According to new research from the Public Religion Research Institute, there are over 35 million consistently progressive Christians in the United States. Majorities of American Christians support reproductive justice and LGBTQ+ rights. Yet they're erased from our public narrative--only mentioned as outliers to the fundamentalist norm.
In Just Faith, progressive Christian activist and writer Guthrie Graves-Fitzsimmons explains how a strong religious left has accompanied every major progressive advance in our society, and he resurrects the long but forgotten history of progressive Christianity in the United States that can and must link arms with progressive Muslims and Jews to make the moral case for pluralism, human dignity, and the common good. Graves-Fitzsimmons provides a blueprint for this type of resurrection based on his advocacy work at the intersection of religion and American politics. Graves-Fitzsimmons creates a rallying cry for a bold progressive Christianity that unapologetically fights for its values to impact the biggest political battles of our time--from immigration and economic fairness to LGBTQ+ rights and abortion rights--so that progressive Christians will stop lowering their voices when they identify as Christians. "What kind of Christian are you?" they'll be asked. And they'll even be understood when they reply with a smile, "The good kind."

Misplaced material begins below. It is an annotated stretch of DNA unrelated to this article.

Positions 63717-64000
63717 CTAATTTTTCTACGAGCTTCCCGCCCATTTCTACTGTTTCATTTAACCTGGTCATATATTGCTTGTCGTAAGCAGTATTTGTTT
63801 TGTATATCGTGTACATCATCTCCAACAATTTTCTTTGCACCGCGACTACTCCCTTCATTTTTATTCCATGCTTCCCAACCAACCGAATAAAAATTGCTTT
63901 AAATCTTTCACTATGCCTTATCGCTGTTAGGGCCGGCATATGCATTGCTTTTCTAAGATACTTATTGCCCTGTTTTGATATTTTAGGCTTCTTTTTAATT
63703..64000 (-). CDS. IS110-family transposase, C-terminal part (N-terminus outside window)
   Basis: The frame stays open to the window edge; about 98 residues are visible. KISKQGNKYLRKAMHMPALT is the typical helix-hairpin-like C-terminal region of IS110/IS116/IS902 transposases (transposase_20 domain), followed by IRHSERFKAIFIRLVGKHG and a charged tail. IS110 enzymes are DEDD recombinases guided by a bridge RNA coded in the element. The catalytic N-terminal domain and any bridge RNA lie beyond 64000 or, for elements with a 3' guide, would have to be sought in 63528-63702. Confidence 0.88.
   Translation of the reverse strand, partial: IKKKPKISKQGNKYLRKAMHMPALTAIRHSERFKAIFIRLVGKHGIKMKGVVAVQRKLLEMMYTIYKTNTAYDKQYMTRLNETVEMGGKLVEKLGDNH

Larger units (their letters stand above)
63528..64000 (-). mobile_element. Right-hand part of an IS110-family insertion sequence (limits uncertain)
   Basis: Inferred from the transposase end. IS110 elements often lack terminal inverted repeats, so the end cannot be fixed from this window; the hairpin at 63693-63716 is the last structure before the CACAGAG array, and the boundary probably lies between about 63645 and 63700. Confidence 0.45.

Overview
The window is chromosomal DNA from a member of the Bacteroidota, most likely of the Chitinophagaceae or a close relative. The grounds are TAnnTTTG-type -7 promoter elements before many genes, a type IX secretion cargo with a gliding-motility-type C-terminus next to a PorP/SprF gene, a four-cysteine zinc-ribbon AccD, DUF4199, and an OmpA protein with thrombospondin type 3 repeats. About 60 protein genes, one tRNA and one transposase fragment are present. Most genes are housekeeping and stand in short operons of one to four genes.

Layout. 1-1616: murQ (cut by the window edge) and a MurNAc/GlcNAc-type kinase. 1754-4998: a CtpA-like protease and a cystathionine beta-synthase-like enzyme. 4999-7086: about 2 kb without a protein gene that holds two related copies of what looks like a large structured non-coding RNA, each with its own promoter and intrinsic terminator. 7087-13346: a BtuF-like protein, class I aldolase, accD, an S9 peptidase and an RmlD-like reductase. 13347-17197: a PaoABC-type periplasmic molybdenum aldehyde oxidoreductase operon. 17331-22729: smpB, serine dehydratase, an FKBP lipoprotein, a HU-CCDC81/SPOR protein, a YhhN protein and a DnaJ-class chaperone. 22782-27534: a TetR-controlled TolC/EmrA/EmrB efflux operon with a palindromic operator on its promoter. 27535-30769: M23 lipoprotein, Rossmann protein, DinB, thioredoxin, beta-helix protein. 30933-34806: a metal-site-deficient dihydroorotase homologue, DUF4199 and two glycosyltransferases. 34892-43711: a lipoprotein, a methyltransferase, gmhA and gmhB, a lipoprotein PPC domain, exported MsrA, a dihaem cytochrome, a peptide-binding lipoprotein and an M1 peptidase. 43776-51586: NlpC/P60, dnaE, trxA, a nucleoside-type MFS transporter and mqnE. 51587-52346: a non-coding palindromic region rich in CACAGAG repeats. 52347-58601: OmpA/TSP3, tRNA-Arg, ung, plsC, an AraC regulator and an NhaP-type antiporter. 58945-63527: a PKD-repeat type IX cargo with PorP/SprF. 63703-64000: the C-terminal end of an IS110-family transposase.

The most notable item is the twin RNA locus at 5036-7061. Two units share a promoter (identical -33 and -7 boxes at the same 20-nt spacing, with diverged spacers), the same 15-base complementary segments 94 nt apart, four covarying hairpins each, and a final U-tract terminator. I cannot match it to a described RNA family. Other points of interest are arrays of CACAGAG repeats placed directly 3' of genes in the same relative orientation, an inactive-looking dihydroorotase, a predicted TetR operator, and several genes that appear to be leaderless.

Guthrie Graves-Fitzsimmons-Guthrie Graves-Fitzsimmons is "on a mission to reclaim religion from political conservatives," according to Teen Vogue. A progressive Christian writer and activist, for almost a decade he has worked in faith-based public policy advocacy. He currently is a fellow in the Faith and Progressive Policy Initiative with the Center for American Progress. And in addition to founding The Resistance Prays, Graves-Fitzsimmons is a frequent commentator on religion and politics for a variety of national news outlets. He holds a master of divinity from Union Theological Seminary, where he was the William Sloane Coffin Scholar in Christian Social Ethics. He lives in Louisville, Kentucky, with his husband, Rev. John Russell Stanger.